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UPDATED: Mattiello Proposes Major Changes to Car Tax Structure

Wednesday, May 31, 2017

 

Speaker of the House Nick Mattiello

In the fall of 2016, during a blistering re-election campaign Speaker of the House Nick Mattiello promised voters that he would eliminating the much hated car tax. Today, he introduced legislation to eliminate the excise tax on motor vehicles throughout Rhode Island over six-years.

The tax is considered one of the most regressive taxes in the state. Governor Gina Raimondo opposes the Mattiello plan and has called his plan too expensive. She advocates for a 30 percent cut. The total amount cut by the plan is $221 million to be reduced between 2018 and 2014. The Mattiello plan takes plan is proposed as the state is already facing a $130 plus million deficit.

Neither Mattiello or Raimondo have offered specifics as to how they would pay for the tax cut.

“I am pleased to be able to move forward with the plan to phase out the highest car tax in the country,” said Speaker Mattiello (D-Dist. 15, Cranston). “This is the people’s initiative. I have been hearing complaints about the car tax for the 11 years that I have been a representative, and our citizens know this is an unfair, regressive and oppressive tax. I am committed to serving the people and their agenda and ensuring that our taxpayers are treated fairly, as they deserve.”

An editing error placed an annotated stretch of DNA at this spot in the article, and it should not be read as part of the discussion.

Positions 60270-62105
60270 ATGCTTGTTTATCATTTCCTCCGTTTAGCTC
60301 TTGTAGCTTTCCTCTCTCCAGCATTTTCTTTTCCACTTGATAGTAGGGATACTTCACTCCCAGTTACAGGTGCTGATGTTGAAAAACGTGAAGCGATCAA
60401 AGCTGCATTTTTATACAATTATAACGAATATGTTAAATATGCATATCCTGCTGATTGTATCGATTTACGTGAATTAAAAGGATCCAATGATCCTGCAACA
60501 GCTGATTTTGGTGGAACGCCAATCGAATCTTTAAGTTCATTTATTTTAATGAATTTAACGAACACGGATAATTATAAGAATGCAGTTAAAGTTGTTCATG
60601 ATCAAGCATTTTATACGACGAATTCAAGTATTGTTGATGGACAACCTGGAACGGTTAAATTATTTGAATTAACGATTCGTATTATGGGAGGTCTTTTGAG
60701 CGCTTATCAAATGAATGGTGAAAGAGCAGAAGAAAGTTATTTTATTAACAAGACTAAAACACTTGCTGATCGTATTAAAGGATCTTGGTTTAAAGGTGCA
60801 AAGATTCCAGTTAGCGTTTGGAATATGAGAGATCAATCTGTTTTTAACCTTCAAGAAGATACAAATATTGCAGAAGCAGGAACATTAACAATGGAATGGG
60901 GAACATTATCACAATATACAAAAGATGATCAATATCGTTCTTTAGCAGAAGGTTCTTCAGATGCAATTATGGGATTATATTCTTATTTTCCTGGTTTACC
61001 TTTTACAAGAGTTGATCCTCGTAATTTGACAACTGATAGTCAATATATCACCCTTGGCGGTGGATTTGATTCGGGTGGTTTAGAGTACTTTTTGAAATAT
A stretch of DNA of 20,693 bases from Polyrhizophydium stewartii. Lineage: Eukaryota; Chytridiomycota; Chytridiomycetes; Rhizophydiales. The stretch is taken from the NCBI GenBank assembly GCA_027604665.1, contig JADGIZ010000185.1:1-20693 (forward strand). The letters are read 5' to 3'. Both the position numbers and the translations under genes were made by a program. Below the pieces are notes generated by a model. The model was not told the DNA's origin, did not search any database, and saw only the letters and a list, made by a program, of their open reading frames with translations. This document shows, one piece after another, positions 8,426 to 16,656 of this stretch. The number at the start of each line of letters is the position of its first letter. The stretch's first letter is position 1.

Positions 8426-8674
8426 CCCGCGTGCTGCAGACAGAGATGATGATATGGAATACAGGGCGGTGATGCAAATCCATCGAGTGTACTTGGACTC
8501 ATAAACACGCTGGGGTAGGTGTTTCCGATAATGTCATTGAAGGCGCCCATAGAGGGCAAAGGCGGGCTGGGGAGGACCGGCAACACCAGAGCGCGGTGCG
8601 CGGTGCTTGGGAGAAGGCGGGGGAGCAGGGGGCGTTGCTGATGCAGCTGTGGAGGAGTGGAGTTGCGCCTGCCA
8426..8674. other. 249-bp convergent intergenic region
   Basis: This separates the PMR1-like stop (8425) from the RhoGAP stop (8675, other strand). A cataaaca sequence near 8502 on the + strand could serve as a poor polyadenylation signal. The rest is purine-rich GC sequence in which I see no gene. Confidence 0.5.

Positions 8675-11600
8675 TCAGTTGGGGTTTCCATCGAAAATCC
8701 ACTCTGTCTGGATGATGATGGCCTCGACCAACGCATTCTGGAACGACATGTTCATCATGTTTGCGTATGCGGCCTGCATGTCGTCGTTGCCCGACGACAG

The excise tax is administered by cities and towns using various methodologies, the legislation approaches the tax on several different fronts to provide relief to all taxpayers from the start of the phase-out. It works toward leveling the field between municipalities, so that the taxes paid by individuals during the remaining years of the tax will vary less based on the community in which they live.

According to one study, Rhode Island has the highest auto taxes in America. As GoLocal reported in March:

Rhode Island has an effective vehicle tax rate of 4.77% and Rhode Islanders pay $1,100 annually on a 23K car.  

"The average American household spends $2,149 on property taxes for their homes each year, according to the U.S. Census Bureau, and residents of the 27 states with vehicle property taxes shell out another $402. Considering these figures and the debt-fueled environment to which we have grown so accustomed, it should come as no surprise that roughly $11.8 billion in property taxes go unpaid each year, the National Tax Lien Association has found," said WalletHub. 

Property Taxes in Rhode Island (1st=Lowest; 25th=Avg.):

Real-Estate Property Tax Rank: 42nd
Vehicle Property Tax Rank: 51st
Real-Estate Tax on Median State Home Value: $3,884
Real-Estate Tax on Median U.S. Home Value: $2,915
Vehicle Property Tax on Best-Selling Car: $1,099.53

Mattiello's legislation would have an immediate impact on with the passage of the 2018 state budget — which will take effect July 1 — as a transition year, during which the state will begin reducing the percent of retail value that can be taxed, claims the Speaker's office.

In 2018, that percentage will drop from 100 to 95 percent, and the percentage will drop another 5 percent each year through 2023, the final year the excise tax would levied and collected.